An example of practicing the method of this invention is' the storage of lettuce in an atmosphere for 10 days containing 1.5% by volume of carbon monoxide, 2% by volume of oxygen and 1% by volume of carbon dioxide. The atmosphere was maintained at a temperature of about 38 F. and a relative humidity of about In another example, the same storage conditions were maintained except at the beginning of storage the carbondioxide level was raised to about 10-12% by volume for about 6 hours and then the carbon dioxide level was reduced to about 2%.

Having described my invention as related to the embodiments set out herein, it is my intention that the invention be not limited by any of the details of description, unless otherwise specified, but rather be construed broadly within its spirit and scope as set out in the accompanying claims.

wherein (CH O) represents a carbohydrate molecule from said vegetables, bacterial deterioration changes and enzymatic deterioration changes, comprising: subjecting said vegetables to an atmosphere containing oxygen and carbon monoxide, the amount of oxygen being less than said normal air quantity and in an effective amount of at least about 1% for retarding but not preventing the progress of said equation and the amount of carbon monoxide being an effective amount of at least about 1% for retarding said bacterial and enzymatic deterioration changes, while subjecting said vegetables to a nonfreezing temperature and a relative humidity, both effective for preserving said vegetables during said storing; and limiting the amount of carbon dioxide in said atmosphere including that generated according to the above equation to a maximum of about 5% by volume.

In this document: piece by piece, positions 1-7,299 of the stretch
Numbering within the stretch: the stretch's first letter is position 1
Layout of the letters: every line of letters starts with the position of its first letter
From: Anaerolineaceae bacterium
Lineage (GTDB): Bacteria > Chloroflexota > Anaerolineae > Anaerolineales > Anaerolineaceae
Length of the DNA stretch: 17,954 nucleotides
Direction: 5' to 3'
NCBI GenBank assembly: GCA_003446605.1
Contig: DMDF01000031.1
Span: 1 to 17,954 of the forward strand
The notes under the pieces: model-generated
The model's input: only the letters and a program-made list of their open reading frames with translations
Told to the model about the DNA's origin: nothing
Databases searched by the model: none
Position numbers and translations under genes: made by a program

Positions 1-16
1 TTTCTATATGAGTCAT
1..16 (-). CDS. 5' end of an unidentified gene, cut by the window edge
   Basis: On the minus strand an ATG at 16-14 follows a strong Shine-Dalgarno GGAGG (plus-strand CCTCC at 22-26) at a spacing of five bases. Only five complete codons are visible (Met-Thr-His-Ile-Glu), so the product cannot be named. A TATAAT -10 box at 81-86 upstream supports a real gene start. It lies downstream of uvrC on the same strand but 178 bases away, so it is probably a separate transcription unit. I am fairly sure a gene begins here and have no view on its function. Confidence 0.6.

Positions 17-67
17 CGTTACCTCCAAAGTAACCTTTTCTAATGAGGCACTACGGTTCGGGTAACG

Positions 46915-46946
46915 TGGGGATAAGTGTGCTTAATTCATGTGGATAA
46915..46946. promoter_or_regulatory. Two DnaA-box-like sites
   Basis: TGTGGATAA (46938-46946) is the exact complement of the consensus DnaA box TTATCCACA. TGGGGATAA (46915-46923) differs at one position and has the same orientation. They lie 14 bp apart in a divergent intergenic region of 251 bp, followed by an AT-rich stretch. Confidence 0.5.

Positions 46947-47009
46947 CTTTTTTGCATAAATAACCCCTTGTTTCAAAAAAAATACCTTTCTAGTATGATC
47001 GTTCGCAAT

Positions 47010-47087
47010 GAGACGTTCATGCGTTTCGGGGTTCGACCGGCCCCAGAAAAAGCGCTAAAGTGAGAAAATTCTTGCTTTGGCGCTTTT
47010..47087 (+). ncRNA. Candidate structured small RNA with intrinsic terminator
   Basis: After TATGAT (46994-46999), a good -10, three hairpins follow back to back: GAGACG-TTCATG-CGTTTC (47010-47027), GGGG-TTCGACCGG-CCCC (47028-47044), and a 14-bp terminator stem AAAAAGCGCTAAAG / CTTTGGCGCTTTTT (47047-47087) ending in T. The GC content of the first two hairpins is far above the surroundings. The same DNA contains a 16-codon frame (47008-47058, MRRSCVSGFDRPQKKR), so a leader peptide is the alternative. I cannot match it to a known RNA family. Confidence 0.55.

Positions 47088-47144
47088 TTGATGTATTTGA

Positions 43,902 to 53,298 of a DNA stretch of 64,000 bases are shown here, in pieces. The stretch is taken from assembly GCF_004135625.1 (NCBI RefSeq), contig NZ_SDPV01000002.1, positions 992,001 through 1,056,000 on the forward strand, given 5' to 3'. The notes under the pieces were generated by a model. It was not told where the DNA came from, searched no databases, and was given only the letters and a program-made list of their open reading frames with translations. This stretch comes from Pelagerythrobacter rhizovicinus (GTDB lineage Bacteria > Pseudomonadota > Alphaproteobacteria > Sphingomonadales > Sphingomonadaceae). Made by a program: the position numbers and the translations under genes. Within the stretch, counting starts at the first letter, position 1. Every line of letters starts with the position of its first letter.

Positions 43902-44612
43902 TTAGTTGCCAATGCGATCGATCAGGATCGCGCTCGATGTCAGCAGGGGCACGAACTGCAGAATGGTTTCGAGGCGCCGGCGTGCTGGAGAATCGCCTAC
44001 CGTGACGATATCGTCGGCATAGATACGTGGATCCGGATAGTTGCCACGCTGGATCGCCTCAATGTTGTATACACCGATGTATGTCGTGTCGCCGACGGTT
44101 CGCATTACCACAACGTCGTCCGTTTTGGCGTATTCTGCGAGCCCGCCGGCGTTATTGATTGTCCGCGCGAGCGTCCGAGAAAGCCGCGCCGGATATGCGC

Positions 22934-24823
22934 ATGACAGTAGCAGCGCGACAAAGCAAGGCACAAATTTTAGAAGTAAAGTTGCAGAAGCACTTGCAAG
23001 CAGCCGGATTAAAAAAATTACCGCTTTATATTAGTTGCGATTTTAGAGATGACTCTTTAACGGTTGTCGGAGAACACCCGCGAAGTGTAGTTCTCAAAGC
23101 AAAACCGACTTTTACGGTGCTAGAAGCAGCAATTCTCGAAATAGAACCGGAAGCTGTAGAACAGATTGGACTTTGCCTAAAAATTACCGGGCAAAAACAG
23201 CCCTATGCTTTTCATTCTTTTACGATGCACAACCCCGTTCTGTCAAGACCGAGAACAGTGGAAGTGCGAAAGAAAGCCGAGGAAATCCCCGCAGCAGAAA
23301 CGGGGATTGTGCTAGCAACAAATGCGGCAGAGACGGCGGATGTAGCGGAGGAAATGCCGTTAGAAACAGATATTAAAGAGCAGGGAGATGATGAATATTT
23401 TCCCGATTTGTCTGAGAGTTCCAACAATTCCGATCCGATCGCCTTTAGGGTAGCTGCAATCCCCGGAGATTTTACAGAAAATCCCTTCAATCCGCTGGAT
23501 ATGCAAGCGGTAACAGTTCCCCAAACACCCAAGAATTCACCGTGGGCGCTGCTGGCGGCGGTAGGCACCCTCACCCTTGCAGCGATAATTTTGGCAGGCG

2. The method of claim 1 wherein the amount of carbon monoxide is about 15% by volume and the amount of oxygen is about 1-10% by volume.

References Cited UNITED STATES PATENTS 'A. LOUIS MONACELL, Primary Examiner.

J. M. HUNTER, Assistant Examiner.

Patent Citations
Cited PatentFiling datePublication dateApplicantTitle
US2955940 *11 Oct 195711 Oct 1960Hodges Res & Dev CoPreservative treatment of vegetable produce
US3102777 *28 Dec 19623 Sep 1963Whirlpool CoApparatus and method of preserving animal and plant materials
Referenced by
Citing PatentFiling datePublication dateApplicantTitle
US4209538 *9 Mar 197924 Jun 1980Transfresh CorporationMethod for inhibiting fungi in citrus fruit
US4224347 *8 Jun 197923 Sep 1980Transfresh CorporationProcess and package for extending the life of cut vegetables
US4411921 *8 Mar 198225 Oct 1983Transfresh CorporationMethod for inhibiting fungal growth on fresh fruits and vegetables
US4792455 *10 Nov 198620 Dec 1988Ottmar TallafusMethod for preserving fruits and vegetables
US5458899 *5 Sep 199017 Oct 1995Weyerhaeuser CompanyMethod of packaging perishable food or horticultural products
US5505950 *4 Sep 19919 Apr 1996Weyerhaeuser CompanyMethod of packaging perishable food or horticultural products
US5747082 *5 Sep 19905 May 1998Weyerhaeuser CoPackage for perishable food and horticultural products
US5908649 *4 Sep 19911 Jun 1999Weyerhaeuser CompanyPackage for perishable food and horticultural products
DE2924914A1 *20 Jun 197910 Jan 1980Transfresh CorpVerfahren zur verlaengerung der lagerfaehigkeit von gemuesen
Classifications
U.S. Classification426/263, 426/312, 426/320
International ClassificationA23B7/10, A23B7/144, A23B7/152, A23B7/12, A23B7/04
Cooperative ClassificationA23B7/152
European ClassificationA23B7/152